Think about who is most likely to support your efforts, and make a list of these allies. Meet with these people to communicate goals and priorities, and make sure that everyone is on the same page. Encourage questions, and be open and honest about the situation that you're facing.

And, if people resist your efforts – out of inertia, out of loyalty to the status quo, or because they are championing expensive and not yet revenue-generating projects – then consider removing them from positions of influence.

At this time, you and the rest of the team need to build confidence within the organization, and with key stakeholders. Do what you can to achieve some early quick wins .

3. Stakeholder Management

You now need to look at the relationships that you have with key stakeholders.

First, conduct a Stakeholder Analysis to determine who your key stakeholders are, and to identify their level of investment in the organization. Talk to them to get their input, and structure your message and approach to appeal to them; this will help you win support for your change initiatives.

Employees are important stakeholders, so make sure that you inform them appropriately of the risks and challenges facing the organization. A lack of clear information and transparency will result in fear, gossip, and a loss of morale. Our article on Communicating in a Crisis shows you how to keep communication lines open during tense situations.

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Do what you can to get everyone involved in the turnaround effort. Employees might have valuable suggestions for increasing revenue and cutting costs; and you can build trust and unity by demonstrating that you value their input and by listening to their suggestions.

4. Strategic Focus

Next, analyze your organization's strategy and identify where things went wrong.

You may need to change your strategic focus, and make changes to your business plan. This can be a complex and lengthy process, but there are many resources and approaches that you can use to help.

There are several reasons why you might need to rethink strategy: perhaps technology or trading conditions have changed, and you might have to cut product lines, departments, or even subsidiaries; maybe you have to contend with a recent acquisition; or perhaps consumer needs have changed in your market.

In normal conditions, strategy development can be painfully slow – you can't afford this during a turnaround. Be bold, keep your new strategy simple, and be prepared to make big changes, even if this upsets non-key people in the business. After all, organizational survival is at stake.

5. Critical Process Improvement

Once you know what you want to do, it's time to consider how you can improve your organization's core processes. Chances are, several important processes may be fundamentally flawed, or even broken. For example, your organization might have a slow response time when dealing with customers, it might have problems with quality control, or perhaps it uses outdated or inefficient equipment.

When reviewing processes, make sure that you fully understand the principles of Lean Manufacturing (even if you're in a service business), the Theory of Constraints, Six Sigma, and Total Quality Management. These will help you ensure that your processes are efficient and effective.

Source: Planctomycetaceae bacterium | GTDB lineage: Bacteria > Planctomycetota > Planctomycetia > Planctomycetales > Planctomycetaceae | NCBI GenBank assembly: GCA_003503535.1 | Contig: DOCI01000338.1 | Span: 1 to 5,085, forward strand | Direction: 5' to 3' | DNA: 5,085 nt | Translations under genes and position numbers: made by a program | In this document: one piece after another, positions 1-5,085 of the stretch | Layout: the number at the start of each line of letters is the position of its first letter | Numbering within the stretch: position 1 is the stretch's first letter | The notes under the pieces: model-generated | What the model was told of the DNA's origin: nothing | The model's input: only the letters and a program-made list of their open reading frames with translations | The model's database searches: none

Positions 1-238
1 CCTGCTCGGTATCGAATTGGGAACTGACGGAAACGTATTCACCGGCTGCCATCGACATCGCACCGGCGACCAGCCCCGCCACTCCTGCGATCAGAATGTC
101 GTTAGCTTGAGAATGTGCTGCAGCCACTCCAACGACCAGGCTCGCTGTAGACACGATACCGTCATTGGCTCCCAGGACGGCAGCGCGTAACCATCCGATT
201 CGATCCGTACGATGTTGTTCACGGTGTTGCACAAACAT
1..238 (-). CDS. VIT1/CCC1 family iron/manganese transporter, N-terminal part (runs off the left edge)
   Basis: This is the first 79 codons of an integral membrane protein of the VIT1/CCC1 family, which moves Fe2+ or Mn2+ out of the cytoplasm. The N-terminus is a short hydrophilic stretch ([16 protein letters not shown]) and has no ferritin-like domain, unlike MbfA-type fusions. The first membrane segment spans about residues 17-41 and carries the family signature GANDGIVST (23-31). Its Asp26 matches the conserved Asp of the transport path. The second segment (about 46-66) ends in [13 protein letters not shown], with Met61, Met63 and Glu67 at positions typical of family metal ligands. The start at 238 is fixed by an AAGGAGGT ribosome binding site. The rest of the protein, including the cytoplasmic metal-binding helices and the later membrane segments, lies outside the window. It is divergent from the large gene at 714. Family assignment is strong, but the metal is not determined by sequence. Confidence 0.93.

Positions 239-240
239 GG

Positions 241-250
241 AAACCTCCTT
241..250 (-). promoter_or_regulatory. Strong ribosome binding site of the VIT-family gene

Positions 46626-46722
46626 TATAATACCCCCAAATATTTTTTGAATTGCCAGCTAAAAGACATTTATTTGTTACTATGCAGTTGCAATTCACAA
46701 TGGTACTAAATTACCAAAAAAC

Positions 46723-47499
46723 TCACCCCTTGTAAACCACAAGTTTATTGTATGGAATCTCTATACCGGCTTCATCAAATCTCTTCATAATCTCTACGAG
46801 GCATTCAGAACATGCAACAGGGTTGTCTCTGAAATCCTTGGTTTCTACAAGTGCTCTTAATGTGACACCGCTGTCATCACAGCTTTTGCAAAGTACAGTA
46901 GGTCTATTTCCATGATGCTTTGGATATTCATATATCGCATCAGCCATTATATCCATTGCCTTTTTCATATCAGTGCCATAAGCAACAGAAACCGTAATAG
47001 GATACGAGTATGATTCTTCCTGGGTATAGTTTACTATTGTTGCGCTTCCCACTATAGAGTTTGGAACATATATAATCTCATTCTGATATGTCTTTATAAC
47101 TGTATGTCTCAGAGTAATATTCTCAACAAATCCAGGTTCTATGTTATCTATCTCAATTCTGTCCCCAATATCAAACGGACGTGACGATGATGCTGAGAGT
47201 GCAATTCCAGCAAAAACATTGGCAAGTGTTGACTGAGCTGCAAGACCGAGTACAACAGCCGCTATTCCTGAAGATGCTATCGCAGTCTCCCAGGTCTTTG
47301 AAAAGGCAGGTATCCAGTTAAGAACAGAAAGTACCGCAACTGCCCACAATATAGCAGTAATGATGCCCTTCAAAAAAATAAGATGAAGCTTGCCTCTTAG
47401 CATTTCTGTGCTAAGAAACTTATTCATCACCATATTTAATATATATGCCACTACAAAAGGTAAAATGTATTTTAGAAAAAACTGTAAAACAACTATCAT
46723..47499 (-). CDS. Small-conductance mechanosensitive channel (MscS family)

6. Organizational Change

Unless you prepare carefully, you may run into problems changing your organization's structure, teams, and culture. There can be several reasons for this: some managers or team members might resist change efforts; perhaps there has been a high turnover of staff and you're left with people who lack important knowledge or skills; or perhaps team members have become demoralized or apathetic about new initiatives.

First of all, make sure that you fully understand the principles of change management, and that you put an appropriate change program into place. Then make sure that everyone understands the new strategy.

Because of your organization's new strategy and goals, quick retraining might be necessary. Give team members a training needs assessment to determine their strengths and weaknesses, and use train the trainer or webinar-based approaches to train large numbers of people quickly and cost-effectively.

Establish a performance management plan. Set clear performance goals for everyone, and explain the results that they're being held accountable for. Align rewards with the organization's new strategy and performance metrics.

Our article on Management by Objectives shows you how to motivate people by aligning their objectives with the organization's goals, and our article on strategic compensation helps you align incentives with your strategy. Measure performance every week during the early months of the turnaround process; this will confirm that everyone is on track and is moving in the right direction.

7. Financial Restructuring

As part of the turnaround process, you probably need to reorganize your company's financial situation.

You've likely already addressed your short-term cash flow in step one; however, you now need to reexamine your organization's long-term cash flow and balance sheet to ensure that you have the right finance in place to implement the rest of your turnaround plan. This could mean raising new funding, restructuring existing debt to allow more flexibility, or increasing capital, so that you can operate successfully.

Key Points

Turnaround management is the process of taking a struggling organization and transforming it for the better. Although many turnaround efforts involve organizations in decline or those that are financially at risk, this process can be useful in other situations.

In their 2006 book, "Leading Corporate Turnaround," Slatter, Lovett, and Barlow offer a seven-step approach for a successful turnaround. These seven steps are:

  1. Crisis Stabilization.
  2. New Leadership.
  3. Stakeholder Management.
  4. Strategic Focus.
  5. Critical Process Improvement.
  6. Organizational Change.
  7. Financial Restructuring.

As you begin the turnaround process, inform everyone of the risks and challenges that the organization is facing. Employees are an important – yet often underutilized – resource; ask for their help and input during this process.